The Future of Farming is Female: Partnerships to Improve Services to New York’s Women in Agriculture
Women are significant drivers of sustainable agriculture. Over half of US farmland (and 37% in New York) is owned or co-owned by women, and that number is expected to grow as 400 million acres changes hands over the next two decades. Collectively, women care deeply about land stewardship and want their farms to be healthy, productive, and economically viable for generations to come. But women face systemic barriers to success in agriculture; they’re often relegated to lesser roles in agriculture and representing only a fraction of current USDA conservation grants.
In February, American Farmland Trust convened a virtual forum with partners and landowners to improve services to New York’s agricultural women. The goal was to think strategically about how service providers can work together more effectively to better serve women landowners and improve participation in USDA programs. As partners, we wanted to foster collaborative efforts and leverage our networks to reach more women, make more change, and understand and fill gaps that have let discrimination and bias persist for decades. Breakout sessions focused on research into barriers, multi-level policy efforts, and community engagement. Thirty participants attended from the New York agricultural community representing service providers, landowners, researchers, non-profits, and government.
There is a lack of substantive research on barriers faced by women in agriculture, but growing support to identify service gaps and systemic biases. The first step in regime change is to identify the persistent mechanisms that have allowed women to be underserved for decades. Research into the needs of women needs to be at once cumulative and separate from similar research into other marginalized groups such as BIPOC farmers, beginning farmers, and queer farmers. Each group is distinct with its own sets of needs, history of bias, and barriers. Women need to see themselves represented in successful farm operations and fundamentally understand how to gain credibility in the male-dominated agricultural industry. There are generational, gender, and status divides that all need to be addressed before women can stand on equal ground.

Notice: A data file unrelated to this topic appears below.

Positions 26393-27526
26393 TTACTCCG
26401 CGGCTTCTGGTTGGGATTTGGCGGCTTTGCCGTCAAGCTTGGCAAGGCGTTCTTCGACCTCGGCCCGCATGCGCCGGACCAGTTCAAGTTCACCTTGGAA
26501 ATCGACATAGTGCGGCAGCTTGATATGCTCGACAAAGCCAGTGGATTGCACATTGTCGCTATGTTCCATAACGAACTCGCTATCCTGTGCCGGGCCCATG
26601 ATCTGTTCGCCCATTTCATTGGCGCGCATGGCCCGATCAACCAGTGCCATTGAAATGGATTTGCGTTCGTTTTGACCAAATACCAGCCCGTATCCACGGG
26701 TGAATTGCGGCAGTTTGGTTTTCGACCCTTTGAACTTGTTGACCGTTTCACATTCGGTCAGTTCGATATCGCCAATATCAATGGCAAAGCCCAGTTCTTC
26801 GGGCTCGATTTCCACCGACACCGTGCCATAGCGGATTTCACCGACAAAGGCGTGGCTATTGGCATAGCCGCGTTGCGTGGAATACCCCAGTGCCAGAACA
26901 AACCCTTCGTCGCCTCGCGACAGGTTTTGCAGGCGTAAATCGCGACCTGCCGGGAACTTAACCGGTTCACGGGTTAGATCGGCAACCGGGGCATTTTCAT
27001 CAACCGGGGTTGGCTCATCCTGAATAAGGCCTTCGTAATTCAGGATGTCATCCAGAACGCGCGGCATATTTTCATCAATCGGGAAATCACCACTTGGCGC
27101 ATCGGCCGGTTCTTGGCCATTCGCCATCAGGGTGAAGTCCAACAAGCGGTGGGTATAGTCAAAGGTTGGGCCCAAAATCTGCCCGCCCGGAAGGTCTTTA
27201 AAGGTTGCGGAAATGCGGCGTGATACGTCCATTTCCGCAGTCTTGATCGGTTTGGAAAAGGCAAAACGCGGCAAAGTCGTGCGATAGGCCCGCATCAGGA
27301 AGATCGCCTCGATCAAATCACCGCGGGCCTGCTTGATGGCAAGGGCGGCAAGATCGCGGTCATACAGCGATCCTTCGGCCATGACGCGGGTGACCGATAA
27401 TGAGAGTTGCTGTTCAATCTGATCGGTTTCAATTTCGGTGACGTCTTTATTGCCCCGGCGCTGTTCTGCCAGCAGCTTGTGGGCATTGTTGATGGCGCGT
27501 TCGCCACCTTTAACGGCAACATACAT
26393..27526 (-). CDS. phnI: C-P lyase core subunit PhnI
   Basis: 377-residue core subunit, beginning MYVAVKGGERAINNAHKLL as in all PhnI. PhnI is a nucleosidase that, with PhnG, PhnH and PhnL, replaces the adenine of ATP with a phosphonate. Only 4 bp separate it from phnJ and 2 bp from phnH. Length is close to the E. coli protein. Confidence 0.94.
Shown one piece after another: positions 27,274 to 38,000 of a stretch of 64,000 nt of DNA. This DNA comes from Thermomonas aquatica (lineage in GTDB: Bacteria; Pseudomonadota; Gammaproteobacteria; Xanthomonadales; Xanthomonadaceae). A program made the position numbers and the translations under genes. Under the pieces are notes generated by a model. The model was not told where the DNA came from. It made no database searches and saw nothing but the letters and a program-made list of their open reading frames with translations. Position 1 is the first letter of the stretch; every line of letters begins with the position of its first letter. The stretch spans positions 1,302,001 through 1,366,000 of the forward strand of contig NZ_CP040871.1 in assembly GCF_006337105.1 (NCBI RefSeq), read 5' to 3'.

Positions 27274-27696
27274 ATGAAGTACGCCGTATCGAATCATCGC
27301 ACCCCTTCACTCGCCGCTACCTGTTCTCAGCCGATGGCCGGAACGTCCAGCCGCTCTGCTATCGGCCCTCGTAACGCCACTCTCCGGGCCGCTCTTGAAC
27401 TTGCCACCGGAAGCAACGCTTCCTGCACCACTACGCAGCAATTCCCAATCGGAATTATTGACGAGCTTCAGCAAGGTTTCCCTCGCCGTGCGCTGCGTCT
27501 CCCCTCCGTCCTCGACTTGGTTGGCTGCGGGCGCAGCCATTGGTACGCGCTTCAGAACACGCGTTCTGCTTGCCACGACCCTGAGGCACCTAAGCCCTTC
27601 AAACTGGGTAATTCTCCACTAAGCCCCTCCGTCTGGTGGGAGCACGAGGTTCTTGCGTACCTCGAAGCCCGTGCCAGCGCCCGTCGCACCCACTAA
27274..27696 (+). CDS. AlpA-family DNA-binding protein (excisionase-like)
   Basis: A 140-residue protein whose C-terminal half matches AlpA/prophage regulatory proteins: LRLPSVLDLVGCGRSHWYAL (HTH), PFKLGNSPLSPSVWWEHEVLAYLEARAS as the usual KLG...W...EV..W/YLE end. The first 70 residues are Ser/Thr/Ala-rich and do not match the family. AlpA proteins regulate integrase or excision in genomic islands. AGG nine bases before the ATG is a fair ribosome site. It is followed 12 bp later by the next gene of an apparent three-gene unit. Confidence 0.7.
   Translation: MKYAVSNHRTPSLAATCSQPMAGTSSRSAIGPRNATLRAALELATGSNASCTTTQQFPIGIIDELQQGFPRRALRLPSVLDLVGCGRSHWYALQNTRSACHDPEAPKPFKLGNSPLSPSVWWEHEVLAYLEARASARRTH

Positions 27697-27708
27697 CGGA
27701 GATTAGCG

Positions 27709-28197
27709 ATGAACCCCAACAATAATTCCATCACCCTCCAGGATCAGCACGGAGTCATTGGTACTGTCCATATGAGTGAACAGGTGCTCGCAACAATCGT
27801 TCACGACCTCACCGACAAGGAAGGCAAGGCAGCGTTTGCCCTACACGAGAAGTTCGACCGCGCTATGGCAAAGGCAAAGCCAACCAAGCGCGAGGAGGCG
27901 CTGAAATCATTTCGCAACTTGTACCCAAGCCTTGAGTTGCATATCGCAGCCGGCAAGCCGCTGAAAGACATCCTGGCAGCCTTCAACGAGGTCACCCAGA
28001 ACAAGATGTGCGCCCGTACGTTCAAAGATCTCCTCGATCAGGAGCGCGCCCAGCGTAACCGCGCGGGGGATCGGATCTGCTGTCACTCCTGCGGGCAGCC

Healthcare and equitable labor are challenges that are not unique to agriculture but are complex issues that will require policy intervention to improve. Coalitions and agrarian community organizations are potential ways to overcome these burdens through a collective voice. Small farms continue to fall in the gap for funding opportunities, so raising awareness of these farms through storytelling is a critical driver of change. Adopting state policies similar to the Women in Agriculture Resolution recently passed in the California legislature could empower women across New York and be a substantive step towards overcoming decades of bias.
Women in agriculture want a community to provide them with technical tools, resources, and peer networks. There are many ways to engage: learning by doing, peer to peer networking events, mentorship programs, and small group education are all tried and true methods of engagement that work well with a female audience. Outreach that is focused on the quality of programming rather than the quantity of meetings or attendees appears to be most successful. Consistency and dependability are key drivers for continued engagement. Honing programming and adopting new technologies is critical to allow for transition and change over time as the needs of the community shift.
To better serve women in agriculture here in New York, partners are also working together to address historic discrimination. Fostering these partnerships and continuing to collaborate will strengthen our impact. Women need to see themselves represented in successful farming operations and want to connect to their larger community to learn and grow. The future of farming is female. It’s time we engaged women in our land stewardship efforts.